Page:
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Articles tagged "Suicide"

Tomorrow, God Willing

Long ago, my father told me that there was a place in Paris, behind a bush, where you could glimpse paradise, which you only saw once because men went there to die. This place was located somewhere in Montsouris Park, he said, hidden between two paths where someone walking would be swept along by the wind, while the dying man entertained his last conversation with himself before ending it all.   On September 6, 2042, I found myself there. Stretched out on the damp grass with a...

Infinite Fall

In Infinite Fall, his second book, Mohamed Leftah takes up one of the “small true facts of the past” (Stendahl’s term). In Leftah’s hometown, a high school boy leaps to his death in front of his classmates. Leftah, one of the boys who witnessed this act, replays the scene in slow motion, and from it opens a meditation on homosexual love, repression, and bigotry, as performed in a small town in Morocco in the 1960s. This “little chronicle” (a...

Amir

This one’s family, Amir would say with a hand on my shoulder, his fingers large and heavy but kind. The other person would look at me, then look at him, then smile slightly before putting out his hand and saying it was a real pleasure to meet any relative of Amir’s. Later, when they knew each other better, Amir would explain to the person that he was actually my stepfather, that’s why we didn’t look alike. But that’s how Amir was, not overly careful when it...

Falling Down Politely, or How to Use Up All Six Bullets Instead of Playing Russian Roulette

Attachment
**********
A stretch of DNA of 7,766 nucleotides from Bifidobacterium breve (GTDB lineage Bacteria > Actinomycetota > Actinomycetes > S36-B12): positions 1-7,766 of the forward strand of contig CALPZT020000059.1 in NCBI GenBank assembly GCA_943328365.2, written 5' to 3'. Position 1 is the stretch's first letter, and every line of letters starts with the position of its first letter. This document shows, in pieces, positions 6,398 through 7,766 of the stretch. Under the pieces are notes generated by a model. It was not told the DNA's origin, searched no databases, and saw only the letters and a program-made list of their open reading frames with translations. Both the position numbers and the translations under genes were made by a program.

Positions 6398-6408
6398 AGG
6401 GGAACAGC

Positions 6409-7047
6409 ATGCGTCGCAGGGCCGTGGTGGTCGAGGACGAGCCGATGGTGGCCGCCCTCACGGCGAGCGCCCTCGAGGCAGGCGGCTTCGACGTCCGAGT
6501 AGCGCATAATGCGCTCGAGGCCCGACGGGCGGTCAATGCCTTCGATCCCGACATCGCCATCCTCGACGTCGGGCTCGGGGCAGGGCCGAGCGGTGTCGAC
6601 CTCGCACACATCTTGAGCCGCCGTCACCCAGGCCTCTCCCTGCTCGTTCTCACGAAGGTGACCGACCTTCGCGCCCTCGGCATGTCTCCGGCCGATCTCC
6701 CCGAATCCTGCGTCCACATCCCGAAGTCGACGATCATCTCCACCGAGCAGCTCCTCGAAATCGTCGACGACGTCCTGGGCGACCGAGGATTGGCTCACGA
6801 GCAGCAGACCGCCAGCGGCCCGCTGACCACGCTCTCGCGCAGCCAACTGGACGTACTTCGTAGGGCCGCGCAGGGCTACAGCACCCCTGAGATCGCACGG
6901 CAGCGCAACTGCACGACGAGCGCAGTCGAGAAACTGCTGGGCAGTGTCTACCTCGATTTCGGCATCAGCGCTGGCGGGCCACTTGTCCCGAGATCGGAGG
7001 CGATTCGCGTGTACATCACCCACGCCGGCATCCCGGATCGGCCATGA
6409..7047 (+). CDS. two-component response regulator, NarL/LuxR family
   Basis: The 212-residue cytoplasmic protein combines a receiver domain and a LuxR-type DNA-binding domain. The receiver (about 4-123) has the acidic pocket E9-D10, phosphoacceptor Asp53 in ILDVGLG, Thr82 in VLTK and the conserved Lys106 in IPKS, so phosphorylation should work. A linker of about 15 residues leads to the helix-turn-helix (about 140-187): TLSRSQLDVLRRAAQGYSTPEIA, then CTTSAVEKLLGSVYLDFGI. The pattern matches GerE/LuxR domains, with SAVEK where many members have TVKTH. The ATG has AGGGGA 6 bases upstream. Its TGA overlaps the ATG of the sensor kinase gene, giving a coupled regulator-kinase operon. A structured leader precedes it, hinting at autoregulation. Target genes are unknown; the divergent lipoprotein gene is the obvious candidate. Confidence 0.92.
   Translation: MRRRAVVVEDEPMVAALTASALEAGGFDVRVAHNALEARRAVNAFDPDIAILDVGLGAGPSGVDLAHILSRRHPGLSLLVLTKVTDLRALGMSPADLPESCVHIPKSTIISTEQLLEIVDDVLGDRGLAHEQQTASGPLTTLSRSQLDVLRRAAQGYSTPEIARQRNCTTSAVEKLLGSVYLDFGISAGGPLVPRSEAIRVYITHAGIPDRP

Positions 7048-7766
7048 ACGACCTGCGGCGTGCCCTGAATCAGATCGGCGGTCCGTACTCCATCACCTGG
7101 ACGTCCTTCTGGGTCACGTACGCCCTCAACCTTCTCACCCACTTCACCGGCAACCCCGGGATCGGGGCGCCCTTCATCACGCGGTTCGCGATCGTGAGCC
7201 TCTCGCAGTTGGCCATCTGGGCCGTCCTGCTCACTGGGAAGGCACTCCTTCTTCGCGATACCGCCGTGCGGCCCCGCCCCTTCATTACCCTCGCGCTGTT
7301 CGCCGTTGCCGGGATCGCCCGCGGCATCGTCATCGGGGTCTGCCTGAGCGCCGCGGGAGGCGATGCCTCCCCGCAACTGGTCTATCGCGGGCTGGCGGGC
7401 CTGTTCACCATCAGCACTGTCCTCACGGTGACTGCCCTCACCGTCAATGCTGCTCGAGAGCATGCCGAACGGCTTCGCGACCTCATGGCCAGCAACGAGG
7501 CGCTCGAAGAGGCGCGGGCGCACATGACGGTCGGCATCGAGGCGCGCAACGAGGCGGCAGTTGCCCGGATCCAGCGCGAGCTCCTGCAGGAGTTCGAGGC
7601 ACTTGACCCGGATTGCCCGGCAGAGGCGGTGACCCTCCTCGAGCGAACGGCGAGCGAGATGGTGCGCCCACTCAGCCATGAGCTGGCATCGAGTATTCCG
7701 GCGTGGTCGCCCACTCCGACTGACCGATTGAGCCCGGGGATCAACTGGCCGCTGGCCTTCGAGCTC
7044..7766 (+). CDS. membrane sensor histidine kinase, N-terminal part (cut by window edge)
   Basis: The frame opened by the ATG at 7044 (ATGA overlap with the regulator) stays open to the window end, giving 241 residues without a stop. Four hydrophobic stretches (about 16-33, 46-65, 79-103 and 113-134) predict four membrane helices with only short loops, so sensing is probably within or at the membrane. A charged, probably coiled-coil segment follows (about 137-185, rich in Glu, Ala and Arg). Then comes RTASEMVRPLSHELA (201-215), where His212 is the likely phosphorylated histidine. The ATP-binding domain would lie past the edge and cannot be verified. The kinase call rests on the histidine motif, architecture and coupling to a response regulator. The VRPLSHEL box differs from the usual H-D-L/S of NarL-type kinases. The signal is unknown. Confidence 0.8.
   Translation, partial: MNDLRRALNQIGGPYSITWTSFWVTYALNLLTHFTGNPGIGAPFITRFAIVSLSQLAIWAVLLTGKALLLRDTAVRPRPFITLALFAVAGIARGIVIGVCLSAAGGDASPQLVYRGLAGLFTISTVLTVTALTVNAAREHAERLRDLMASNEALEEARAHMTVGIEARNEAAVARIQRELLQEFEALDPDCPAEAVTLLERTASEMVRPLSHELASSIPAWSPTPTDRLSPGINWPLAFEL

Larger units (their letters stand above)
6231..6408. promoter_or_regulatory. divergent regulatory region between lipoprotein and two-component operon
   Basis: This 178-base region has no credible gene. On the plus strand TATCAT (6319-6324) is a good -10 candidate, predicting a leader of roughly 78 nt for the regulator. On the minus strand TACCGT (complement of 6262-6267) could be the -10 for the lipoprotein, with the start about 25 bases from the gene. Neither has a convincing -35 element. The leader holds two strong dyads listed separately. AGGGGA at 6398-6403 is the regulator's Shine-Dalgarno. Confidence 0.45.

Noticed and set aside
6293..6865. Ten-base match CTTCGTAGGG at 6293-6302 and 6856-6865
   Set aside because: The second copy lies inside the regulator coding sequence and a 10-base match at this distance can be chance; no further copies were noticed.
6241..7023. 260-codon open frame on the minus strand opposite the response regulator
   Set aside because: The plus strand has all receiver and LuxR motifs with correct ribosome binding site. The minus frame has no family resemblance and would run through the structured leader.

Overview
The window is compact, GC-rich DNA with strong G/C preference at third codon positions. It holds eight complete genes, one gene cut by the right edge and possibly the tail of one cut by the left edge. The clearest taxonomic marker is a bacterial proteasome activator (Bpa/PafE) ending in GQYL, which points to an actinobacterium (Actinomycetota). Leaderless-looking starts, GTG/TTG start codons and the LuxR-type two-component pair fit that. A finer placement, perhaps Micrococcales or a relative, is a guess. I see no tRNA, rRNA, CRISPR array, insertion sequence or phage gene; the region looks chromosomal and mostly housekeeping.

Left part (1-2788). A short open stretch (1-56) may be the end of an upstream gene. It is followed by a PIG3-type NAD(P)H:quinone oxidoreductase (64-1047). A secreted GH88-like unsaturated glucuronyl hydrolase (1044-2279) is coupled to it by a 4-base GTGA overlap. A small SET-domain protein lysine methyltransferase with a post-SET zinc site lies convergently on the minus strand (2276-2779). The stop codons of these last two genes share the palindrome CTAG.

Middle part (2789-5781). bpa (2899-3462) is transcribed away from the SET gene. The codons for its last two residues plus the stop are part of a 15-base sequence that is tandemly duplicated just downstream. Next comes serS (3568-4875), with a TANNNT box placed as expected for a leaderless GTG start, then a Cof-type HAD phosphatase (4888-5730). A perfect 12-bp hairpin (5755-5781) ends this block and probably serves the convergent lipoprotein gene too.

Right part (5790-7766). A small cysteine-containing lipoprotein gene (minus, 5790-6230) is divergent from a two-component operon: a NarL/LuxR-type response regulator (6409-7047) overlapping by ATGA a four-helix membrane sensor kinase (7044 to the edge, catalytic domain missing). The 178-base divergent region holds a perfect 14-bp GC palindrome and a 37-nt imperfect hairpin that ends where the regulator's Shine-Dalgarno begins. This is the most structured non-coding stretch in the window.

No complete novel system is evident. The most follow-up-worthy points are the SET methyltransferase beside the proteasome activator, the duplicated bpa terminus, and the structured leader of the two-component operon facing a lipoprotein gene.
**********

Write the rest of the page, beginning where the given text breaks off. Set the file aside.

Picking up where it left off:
But where’s the skill in loading a gun with just one round of ammunition and pointing it at your head, trying your luck at deliverance? The ingenious thing would be to fill all six chambers and let every bullet kill you, one after the other. Bullet 1 Even though the voice ringing out from the stereo in your bedroom belongs to a singer who didn’t die at twenty-seven like those other musical geniuses—Kurt Cobain, Jimi Hendrix, that bunch—you still listen to him every...

A Condition

You’re certain that nothing will dissuade you now. Nothing. Not your neighbors’ invitation to the luncheon to celebrate their boys’ circumcision. Not the kind old lady’s pleading to help her write a letter to her faraway son who never visits. Not the laughter of your three-year-old boy (whose laughter—you would say—sounds like a gurgling stomach). Not the mischievous way he clung to the collar of your jallebeya when you saw him outside just a few moments...

The Spectacle

It was late in the evening when he came home. His wife sat on the veranda in front of the house, and he approached their sick five-year-old son who was lying on a bed. He took off his shawl, and as he wiped his head and short beard clean, he asked her how everything was with Bari. His wife, close to tears, answered: —His fever is still high. He is very weak and has been lying there all day. He has no appetite either, I gave him soup a couple of times but he wouldn't eat it....

Dos Manzanas

You have to see him there on the streets of an old neighborhood in Madrid; you have to look for him, young and tanned, with an open white shirt, specked with some paltry design, a style out of fashion, and with his blue jeans, as he hurries along. You have to see him knowing that his name is Abdul Azad, that he is from Tangiers, and that his name, at this very moment, is rattling around in the head of someone else, who, two blocks from there, has laid a trap for him while Abdul walks...

Spaniards Lost in America

Imagine that bus, a coffin on its roof. Its long shadow crossing the desert without witnesses, Pan-American Highway due south, coming from the Peruvian border. And here, in Pampa Hundida, we were waiting for it—with a mixture of fascination and morbid impatience to see how the whole thing would end. Still, sometimes, on glaring sunlit afternoons like this one, when the wind gusts and the dust of the pampas swirls up, I imagine that bus, and I still lose myself thinking about it on...

Narcissus

I read “On the Conduct of Lord Tadanao” when I was thirteen or fourteen, and though I’ve not had an opportunity to reread it since, I still remember the plot some twenty years later. It’s a strangely poignant tale. A young feudal lord, an excellent swordsman, is in the habit of challenging his retainers to fencing matches. One night, after defeating all comers, he is strolling complacently through the garden when he overhears the following disconcerting words,...

His Majesty